Heather Wolpert-Gawron

Make an Offer They Can’t Refuse

By on June 2, 2008

The Washington Post reported that the Washington Teachers’ Union is “proposing a three year contract…that would eliminate seniority.”  This would allow administrators to retain newer but more effective teachers while relocating more veteran teachers to positions seemingly more suitable for the needs of the district as a whole.               .  

Now, while I would be totally devastated if I had to uproot and move my middle school life into another school in the district, the fact is that the union needs to have some flexibility here in giving administrators a modicum of power over their staff positions, even those with tenure.

I understand that principals come and go and teachers’ positions should not be threatened by the whims of the newest flavor of the year, but the fact is that with some paper trails and evidence in place, a principal should be able to require a teacher to relocate within their own district.

Don’t grumble.  I can hear you from here.  Some of you may be arguing that passing an ineffective teacher onto another school is sort of like relocating the Rev. McCreepy to another parish.  But I don’t think it’s as simple as that.  

Some teachers are great teachers for certain grade levels.  I, for one, would not be a great 2nd grade teacher.  I am in awe of primary teachers and the skills necessary to reach out with rigor and creativity to a 7 year-old.  Some teachers are meant for high school and putting them in a middle school setting might be like bringing in a cannon to nail in a tack.  

Also, firing a teacher who has committed no indiscretion other than unchecked mediocrity is a punishment that doesn’t fit the crime.   Transferring that teacher to give them another opportunity is, however, defendable.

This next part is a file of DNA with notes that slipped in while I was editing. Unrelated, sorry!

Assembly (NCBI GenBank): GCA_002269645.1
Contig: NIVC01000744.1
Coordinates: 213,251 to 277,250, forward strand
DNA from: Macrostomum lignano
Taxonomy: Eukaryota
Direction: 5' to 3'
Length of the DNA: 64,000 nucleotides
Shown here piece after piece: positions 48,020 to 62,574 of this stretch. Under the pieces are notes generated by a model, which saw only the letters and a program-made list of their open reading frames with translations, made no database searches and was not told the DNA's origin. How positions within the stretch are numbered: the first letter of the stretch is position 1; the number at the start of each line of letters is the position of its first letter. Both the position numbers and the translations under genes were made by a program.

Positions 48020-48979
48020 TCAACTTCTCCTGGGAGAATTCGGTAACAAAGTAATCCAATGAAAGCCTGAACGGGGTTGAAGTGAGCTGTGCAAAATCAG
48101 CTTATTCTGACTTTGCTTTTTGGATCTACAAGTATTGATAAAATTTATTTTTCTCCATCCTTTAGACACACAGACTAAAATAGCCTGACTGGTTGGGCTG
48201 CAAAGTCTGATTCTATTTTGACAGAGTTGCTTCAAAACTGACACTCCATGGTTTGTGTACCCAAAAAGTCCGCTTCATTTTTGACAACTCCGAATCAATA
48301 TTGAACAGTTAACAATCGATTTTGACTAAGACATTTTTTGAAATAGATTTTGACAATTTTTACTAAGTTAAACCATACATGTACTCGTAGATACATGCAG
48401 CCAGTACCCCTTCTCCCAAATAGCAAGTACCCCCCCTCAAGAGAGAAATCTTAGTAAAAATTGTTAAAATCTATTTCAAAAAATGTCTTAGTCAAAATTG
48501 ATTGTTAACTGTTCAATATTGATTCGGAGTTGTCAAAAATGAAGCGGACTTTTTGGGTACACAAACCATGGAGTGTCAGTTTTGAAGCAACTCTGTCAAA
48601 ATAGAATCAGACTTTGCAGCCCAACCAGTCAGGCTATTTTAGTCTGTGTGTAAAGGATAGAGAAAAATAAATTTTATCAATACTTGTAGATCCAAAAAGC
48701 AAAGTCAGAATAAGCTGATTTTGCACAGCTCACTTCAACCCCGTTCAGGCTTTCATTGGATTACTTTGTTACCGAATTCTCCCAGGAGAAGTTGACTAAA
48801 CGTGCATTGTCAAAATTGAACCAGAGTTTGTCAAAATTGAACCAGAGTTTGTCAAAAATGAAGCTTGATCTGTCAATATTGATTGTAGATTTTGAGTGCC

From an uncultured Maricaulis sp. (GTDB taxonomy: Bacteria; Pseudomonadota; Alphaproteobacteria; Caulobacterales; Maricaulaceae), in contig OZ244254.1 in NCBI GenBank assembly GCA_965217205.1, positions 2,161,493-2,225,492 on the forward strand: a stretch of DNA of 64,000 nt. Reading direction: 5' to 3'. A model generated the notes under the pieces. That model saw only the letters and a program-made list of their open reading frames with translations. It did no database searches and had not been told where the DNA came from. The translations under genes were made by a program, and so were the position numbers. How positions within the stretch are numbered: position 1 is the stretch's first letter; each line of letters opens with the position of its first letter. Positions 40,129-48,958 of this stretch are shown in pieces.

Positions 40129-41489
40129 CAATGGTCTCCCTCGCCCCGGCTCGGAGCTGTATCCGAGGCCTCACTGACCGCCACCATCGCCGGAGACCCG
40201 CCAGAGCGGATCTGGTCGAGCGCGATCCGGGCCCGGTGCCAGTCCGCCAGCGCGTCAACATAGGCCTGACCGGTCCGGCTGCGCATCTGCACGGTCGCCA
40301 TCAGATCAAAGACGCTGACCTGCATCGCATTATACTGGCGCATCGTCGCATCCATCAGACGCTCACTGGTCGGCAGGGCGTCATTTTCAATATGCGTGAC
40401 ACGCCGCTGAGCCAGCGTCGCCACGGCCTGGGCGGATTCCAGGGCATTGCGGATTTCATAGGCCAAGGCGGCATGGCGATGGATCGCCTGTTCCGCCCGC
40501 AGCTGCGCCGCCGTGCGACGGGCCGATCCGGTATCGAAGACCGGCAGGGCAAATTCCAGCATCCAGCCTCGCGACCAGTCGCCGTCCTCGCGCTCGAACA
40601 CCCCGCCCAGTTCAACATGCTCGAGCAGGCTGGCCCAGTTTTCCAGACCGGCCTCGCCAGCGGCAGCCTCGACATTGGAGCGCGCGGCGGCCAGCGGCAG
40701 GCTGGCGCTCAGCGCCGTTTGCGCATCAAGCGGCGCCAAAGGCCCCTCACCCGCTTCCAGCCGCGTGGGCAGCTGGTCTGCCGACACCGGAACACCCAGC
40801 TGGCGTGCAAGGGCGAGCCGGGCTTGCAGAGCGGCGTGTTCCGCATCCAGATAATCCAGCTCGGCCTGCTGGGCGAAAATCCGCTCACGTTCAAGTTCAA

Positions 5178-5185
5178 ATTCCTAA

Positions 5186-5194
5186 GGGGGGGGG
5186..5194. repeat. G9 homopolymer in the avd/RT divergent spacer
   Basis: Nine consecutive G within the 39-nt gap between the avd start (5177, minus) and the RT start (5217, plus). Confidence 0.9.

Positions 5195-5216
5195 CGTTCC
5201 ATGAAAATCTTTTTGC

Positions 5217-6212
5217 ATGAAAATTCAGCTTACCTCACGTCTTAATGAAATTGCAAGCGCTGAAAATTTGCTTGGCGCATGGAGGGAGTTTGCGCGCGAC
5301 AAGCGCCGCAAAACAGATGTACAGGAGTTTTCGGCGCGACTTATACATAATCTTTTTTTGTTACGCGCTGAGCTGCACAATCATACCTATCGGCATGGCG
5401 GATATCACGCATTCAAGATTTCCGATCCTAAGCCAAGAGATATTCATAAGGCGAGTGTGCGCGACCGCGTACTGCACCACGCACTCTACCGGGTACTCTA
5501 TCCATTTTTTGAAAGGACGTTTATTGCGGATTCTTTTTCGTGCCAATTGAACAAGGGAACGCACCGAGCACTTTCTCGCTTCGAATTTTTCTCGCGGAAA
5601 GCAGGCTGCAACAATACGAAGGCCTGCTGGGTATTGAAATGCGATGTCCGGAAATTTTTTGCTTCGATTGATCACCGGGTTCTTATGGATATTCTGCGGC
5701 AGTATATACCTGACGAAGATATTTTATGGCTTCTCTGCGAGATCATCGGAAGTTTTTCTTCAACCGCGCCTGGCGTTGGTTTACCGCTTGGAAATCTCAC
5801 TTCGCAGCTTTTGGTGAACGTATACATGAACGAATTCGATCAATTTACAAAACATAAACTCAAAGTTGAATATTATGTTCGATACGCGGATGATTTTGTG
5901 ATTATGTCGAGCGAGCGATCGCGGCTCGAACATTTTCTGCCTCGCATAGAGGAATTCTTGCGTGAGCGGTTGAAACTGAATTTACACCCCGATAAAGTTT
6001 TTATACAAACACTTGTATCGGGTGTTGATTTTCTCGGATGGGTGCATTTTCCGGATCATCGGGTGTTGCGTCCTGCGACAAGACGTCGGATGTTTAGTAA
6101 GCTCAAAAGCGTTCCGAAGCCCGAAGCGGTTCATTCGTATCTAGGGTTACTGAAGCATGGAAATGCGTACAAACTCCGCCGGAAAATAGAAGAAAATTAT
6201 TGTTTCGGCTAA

But principals are, at times, tied by teacher contracts in making these important requests.  

Earlier in my career, I recall that a teacher at my school was evaluated.  She was a veteran but, frankly, one of the negative influences on our staff.  She sat in the faculty room and produced gossip and anger like the smokestack of a Dickensian factory.  She was in the department influencing an element of our PI standard and, according to test scores, had not produced the improvement of her colleagues.  Our principal sensed these contributions to our staff’s misery, checked out the teacher’s test scores, and posed a solution: move to an opening currently available at a lower level.  Perhaps her content knowledge would be best served at a simpler level.  Perhaps a little rolling of her dice might awaken her enthusiasm again.

But the teacher said, “No” and remained in her position as an ineffective teacher and smog-producing lecturer.

So my question to you is: with proper evidence in place, should not a principal be allowed to relocate teachers who are not functioning?  Is this not a compromise to a possible lay-off?  Should the union really be protecting these teachers when other teachers are affected by the inadequacies of certain colleagues?

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